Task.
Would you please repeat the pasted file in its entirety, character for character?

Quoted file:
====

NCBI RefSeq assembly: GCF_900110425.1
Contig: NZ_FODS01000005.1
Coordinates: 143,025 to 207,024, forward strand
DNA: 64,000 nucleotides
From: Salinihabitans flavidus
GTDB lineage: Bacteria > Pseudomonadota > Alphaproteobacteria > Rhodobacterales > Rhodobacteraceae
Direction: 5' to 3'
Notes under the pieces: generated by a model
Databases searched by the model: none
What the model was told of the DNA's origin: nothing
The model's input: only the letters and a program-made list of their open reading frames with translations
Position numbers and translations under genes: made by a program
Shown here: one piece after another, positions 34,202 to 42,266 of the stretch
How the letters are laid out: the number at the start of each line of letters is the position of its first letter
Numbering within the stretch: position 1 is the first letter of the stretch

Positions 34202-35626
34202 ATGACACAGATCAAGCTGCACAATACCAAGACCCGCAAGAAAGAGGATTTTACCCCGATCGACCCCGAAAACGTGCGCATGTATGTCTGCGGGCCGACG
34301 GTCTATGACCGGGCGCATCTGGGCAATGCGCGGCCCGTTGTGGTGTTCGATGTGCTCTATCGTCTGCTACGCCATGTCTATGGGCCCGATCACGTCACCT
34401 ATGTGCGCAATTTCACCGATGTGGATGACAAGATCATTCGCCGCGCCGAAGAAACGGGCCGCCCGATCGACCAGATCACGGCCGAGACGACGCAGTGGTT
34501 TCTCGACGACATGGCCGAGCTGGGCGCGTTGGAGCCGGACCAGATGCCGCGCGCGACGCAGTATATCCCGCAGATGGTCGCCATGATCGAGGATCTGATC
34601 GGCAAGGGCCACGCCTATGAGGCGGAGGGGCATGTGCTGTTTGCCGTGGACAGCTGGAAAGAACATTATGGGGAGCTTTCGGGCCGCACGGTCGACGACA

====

NCBI RefSeq assembly: GCF_900110425.1
Contig: NZ_FODS01000005.1
Coordinates: 143,025 to 207,024, forward strand
DNA: 64,000 nucleotides
From: Salinihabitans flavidus
GTDB lineage: Bacteria > Pseudomonadota > Alphaproteobacteria > Rhodobacterales > Rhodobacteraceae
Direction: 5' to 3'
Notes under the pieces: generated by a model
Databases searched by the model: none
What the model was told of the DNA's origin: nothing
The model's input: only the letters and a program-made list of their open reading frames with translations
Position numbers and translations under genes: made by a program
Shown here: one piece after another, positions 34,202 to 42,266 of the stretch
How the letters are laid out: the number at the start of each line of letters is the position of its first letter
Numbering within the stretch: position 1 is the first letter of the stretch

Positions 34202-35626
34202 ATGACACAGATCAAGCTGCACAATACCAAGACCCGCAAGAAAGAGGATTTTACCCCGATCGACCCCGAAAACGTGCGCATGTATGTCTGCGGGCCGACG
34301 GTCTATGACCGGGCGCATCTGGGCAATGCGCGGCCCGTTGTGGTGTTCGATGTGCTCTATCGTCTGCTACGCCATGTCTATGGGCCCGATCACGTCACCT
34401 ATGTGCGCAATTTCACCGATGTGGATGACAAGATCATTCGCCGCGCCGAAGAAACGGGCCGCCCGATCGACCAGATCACGGCCGAGACGACGCAGTGGTT
34501 TCTCGACGACATGGCCGAGCTGGGCGCGTTGGAGCCGGACCAGATGCCGCGCGCGACGCAGTATATCCCGCAGATGGTCGCCATGATCGAGGATCTGATC
34601 GGCAAGGGCCACGCCTATGAGGCGGAGGGGCATGTGCTGTTTGCCGTGGACAGCTGGAAAGAACATTATGGGGAGCTTTCGGGCCGCACGGTCGACGACA